I don’t often agree with Mark Steyn — this may be the first time, in fact — but I’ve got to agree with him today.
The real story of the night, when you look at their rallies and their turn-out numbers, is that the Dems have two strong candidates either of whom could lead a united party to victory. Forget the gaseous platitudes: in Dem terms, their choice on Super Duper Tuesday was deciding which candidate was Super Duper and which was merely Super. Over on the GOP side, it was a choice between Weak & Divisive or Weaker & Unacceptable.
Steyn also says,
There was an explicit anti-Romney vote in the south. A mere month ago, in the wake of Iowa and New Hampshire, I received a ton of emails from southern readers saying these pansy northern states weren’t the “real” conservative heartland, and things would look different once the contest moved to the south. Well, the heartland spoke last night and about the only message it sent was that, no matter what the talk radio guys say, they’re not voting for a Mormon no way no how.
The Mormonism may not be the only thing. Four years ago, along with the swift boating, the GOP did a bang-up job characterizing John Kerry as an effete rich snot from (wink, nudge) Massachusetts. If you ask me, Mitt makes John look common, just as he makes John “Breck Girl” Edwards seem like testosterone on wheels. As Skippy says, “super tuesday has come and gone, and about the only thing that has been decided is what a loser mitt romney is.”
We also learned yesterday that southern Republican voters will not follow Rush Limbaugh off a cliff. Heh.
On the Dem side — although I don’t think the final delegate counts are established, but it still seems to be close to an even split between Clinton and Obama. Even so, some of the bobbleheads are already counting out Obama as an also-ran. Clinton won by not losing. California spoke for the nation. And, of course, Democrats lose by being Democrats. Lance Mannion writes,
The blonde, who is tougher in the mornings than I am, checked in at the New York Times website and found that Adam Nagourney has managed to see yesterday’s excitement as a loss for both Clinton and Obama. How did they both lose by winning a lot? Well, they’re Democrats, and the Democrats are divided, while the Republicans are rallying round.
I forgot one of the basic rules of Insider Thumbsucking: Everything that happens is bad news for the Democrats.
Third pot of coffee update: This Times editorial acknowledges that the Republicans look a little divided too. But the Democrats are worse divided. And of course Hillary’s being divisive.
Among us leftie bloggers and activists there’s a lot of back-channel Clinton versus Obama arguing going on in various listservs. Awhile back Michelle Obama said she would “have to think about” supporting Clinton if she’s the nominee. This has been turned into a blanket accusation by some Clintonistas that Obama supporters are losers who don’t understand political reality.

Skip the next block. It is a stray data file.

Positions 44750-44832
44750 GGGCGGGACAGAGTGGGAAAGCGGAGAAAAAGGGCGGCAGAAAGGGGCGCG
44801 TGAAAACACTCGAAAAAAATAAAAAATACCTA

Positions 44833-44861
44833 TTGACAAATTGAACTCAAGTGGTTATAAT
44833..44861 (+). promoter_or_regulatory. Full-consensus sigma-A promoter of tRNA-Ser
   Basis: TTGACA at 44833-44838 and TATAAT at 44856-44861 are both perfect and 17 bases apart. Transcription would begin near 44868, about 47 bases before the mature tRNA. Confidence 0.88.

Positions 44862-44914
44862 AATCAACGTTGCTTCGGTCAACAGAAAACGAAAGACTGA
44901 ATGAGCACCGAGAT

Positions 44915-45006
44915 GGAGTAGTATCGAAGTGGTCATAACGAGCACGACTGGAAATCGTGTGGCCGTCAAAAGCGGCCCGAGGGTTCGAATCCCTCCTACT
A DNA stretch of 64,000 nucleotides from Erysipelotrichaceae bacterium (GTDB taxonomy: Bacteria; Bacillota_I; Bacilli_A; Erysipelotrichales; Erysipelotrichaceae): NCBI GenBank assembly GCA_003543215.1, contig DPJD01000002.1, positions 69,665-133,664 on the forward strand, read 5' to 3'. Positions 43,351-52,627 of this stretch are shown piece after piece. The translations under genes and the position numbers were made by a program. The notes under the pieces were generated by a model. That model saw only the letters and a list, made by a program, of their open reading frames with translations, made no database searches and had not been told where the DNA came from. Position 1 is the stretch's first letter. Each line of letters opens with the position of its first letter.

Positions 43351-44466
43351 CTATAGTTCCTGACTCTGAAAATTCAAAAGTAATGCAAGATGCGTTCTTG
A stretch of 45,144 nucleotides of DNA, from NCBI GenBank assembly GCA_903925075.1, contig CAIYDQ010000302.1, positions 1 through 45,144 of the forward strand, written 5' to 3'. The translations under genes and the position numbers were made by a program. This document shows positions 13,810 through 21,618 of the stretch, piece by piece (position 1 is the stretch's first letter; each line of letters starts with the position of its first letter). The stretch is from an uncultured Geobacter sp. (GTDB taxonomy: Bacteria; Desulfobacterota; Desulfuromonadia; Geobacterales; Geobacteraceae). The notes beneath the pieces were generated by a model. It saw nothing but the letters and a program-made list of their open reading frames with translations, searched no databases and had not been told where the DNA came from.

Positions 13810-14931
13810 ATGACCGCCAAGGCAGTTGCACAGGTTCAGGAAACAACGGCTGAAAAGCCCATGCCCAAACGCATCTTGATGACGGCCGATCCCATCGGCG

I think everyone needs to chill out. I clearly remember four years ago stumbling into nests of Deaniacs who swore they’d support no other Dem but Dean in the general election. Somehow, by November, this vow had been forgotten.
Clinton supporters paint themselves as pragmatists and call Obama supporters hopeless romantics, but in the past couple of days I’ve had close encounters with some Clinton supporters who were far more hysterical than rational. For example, one told me that a black man couldn’t possibly win in the South. (And Hillary Clinton could?) I’ve also been told Obama will disappoint me. Listen, politicians always disappoint me. I expect it. But the Clintons collectively have left me with a long list of disappointments that I doubt Obama could ever match. There are rumors Obama is some kind of right-wing Manchurian Candidate who will prove to be a Bush clone if he becomes POTUS. I say anyone who actually believes that has gone way beyond hysterical and is heading toward psychotic.
As candidates, both Obama and Clinton have strengths and weaknesses that, as the delegate count suggests, pretty much balance out. I agree with Josh Marshall:
The only arguments for one side or the other being a winner here come down to airy and finally meaningless arguments about expectations. And the result tells a different tale. It’s about delegates. It’s dead even. You’ve got two well-funded candidates who’ve demonstrated an ability to power back from defeats. And neither is going anywhere.
Update: John Cole says,
Obama won more states, won more delegates, improved his numbers with key groups, widened his lead among minority voters, and over-all, outperformed Hillary. Period. The fact that the Clinton established machine has not been able to pull ahead should be a real clear sign of how much trouble they are in right now. This race was Hillaryâ€™s to lose, and last night she may have started doing just that. You will hear the Clinton camp talking repeatedly about winning the big prize- California. Winning California is irrelevant, as a Democrat is going to win Cali in the general regardless who it is.